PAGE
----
Fill in the blank with the first word that comes to your mind…Rules are meant to be ________ and promises are meant to be ____________. Did you say broken and then kept? I bet you did. It is contradictory to have a Zero Tolerance policy with a list of rules and think that this practice will create a safe and caring community, especially if you are coming from a punitive approach. From my own experience, I believe that it is much more effective to set clear boundaries when you are coming from an educative/restorative perspective. Boundaries based on respect and Restorative Justice creates a climate of peace, cooperation and safety in our classroom and school communities. Setting virtues-based guidelines and ground rules that restore justice, engage cooperation and preserve courtesy, call students to make amends, not excuses, and gives them reflection time rather than mere detention. It includes creating shared Class Promises or Classroom Constitutions to guide behavior throughout the school year. If students don’t feel safe, they are not free to learn. Restorative practices create the safe and caring environment that is most conducive to learning.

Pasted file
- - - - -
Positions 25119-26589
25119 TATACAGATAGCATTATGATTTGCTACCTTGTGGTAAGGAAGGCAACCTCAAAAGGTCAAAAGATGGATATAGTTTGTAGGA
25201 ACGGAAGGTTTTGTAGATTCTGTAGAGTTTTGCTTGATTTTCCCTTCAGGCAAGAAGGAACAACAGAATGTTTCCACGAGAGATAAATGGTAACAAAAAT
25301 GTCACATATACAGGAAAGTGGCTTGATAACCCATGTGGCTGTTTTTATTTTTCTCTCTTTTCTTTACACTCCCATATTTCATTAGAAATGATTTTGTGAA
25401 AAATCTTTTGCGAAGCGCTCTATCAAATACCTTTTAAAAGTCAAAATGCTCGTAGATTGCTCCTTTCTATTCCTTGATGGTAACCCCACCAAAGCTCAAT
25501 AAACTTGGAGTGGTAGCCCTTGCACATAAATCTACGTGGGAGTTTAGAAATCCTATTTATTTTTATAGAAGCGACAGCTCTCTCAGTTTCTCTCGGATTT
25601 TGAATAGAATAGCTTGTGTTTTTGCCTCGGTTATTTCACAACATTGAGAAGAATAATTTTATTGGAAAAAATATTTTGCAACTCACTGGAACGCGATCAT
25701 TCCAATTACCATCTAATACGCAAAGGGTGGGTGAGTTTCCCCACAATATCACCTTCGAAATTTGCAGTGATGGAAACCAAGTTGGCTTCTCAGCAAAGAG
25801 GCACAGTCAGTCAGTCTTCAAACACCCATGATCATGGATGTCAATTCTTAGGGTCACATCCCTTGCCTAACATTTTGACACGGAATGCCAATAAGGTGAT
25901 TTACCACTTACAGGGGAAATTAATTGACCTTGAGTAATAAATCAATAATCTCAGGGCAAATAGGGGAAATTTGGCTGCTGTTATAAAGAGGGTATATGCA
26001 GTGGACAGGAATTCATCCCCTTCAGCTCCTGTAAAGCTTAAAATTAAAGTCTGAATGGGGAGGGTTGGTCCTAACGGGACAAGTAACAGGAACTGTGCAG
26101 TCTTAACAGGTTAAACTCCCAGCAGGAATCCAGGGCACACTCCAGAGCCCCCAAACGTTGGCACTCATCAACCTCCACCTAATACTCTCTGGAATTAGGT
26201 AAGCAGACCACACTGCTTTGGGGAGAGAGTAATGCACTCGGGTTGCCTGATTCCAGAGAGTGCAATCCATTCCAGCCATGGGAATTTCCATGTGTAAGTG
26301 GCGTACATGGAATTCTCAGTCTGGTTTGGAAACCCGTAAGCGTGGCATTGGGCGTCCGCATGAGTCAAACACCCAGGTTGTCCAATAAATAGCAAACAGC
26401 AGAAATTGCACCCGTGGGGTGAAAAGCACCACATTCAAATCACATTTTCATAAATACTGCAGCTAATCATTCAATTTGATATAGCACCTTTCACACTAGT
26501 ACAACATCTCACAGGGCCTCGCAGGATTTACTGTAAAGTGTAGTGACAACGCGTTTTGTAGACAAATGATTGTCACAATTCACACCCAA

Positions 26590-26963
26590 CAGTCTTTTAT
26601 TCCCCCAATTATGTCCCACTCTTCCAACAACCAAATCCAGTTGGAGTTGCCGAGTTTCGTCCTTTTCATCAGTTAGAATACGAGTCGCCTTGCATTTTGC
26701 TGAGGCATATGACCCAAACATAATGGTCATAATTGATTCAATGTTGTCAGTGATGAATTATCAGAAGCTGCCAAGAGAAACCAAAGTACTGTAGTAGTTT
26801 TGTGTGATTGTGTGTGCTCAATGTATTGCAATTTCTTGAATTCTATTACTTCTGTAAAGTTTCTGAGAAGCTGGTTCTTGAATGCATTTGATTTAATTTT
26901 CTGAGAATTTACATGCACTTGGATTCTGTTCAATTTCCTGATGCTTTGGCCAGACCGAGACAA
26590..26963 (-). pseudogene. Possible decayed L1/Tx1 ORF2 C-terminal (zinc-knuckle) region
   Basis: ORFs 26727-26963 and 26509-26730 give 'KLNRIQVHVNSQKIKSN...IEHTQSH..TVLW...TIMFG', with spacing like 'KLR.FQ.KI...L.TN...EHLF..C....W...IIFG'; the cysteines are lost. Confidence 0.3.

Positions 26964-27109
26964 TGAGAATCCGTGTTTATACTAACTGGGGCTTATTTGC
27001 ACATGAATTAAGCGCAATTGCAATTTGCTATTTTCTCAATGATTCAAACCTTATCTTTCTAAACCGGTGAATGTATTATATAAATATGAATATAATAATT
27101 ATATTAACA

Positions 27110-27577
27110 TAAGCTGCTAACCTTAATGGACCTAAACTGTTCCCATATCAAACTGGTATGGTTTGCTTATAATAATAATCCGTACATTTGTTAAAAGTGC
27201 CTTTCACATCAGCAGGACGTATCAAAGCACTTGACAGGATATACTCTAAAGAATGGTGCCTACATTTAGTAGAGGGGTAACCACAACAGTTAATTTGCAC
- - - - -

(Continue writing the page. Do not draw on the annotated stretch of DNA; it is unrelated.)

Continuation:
“Administrators perceive Zero Tolerance policies as fast-acting interventions that send a clear, consistent message that certain behaviors are not acceptable in the school” (NASP, 2001). They often do this without giving students the opportunity to share the reason they demonstrated the mistaken behavior in the first place. Additionally, they do not give the student the opportunity to make amends, thus the students are left feeling like they are a mistake not just that they made a mistake. Administrators can be unaware of what is really going on beneath the surface and/or behind the scenes to cause the behavior. Using a Restorative Practice of getting curious instead of furious, administrators can get to the root cause and enroll the student, their family and the greater community towards help and healing for all involved. “Restorative Practices such as conferences and circles provide a safe environment for people to express and exchange emotion” (Nathanson, 1998). They help to minimize the negative affects that Zero Tolerance can often create while maximizing the positive affects.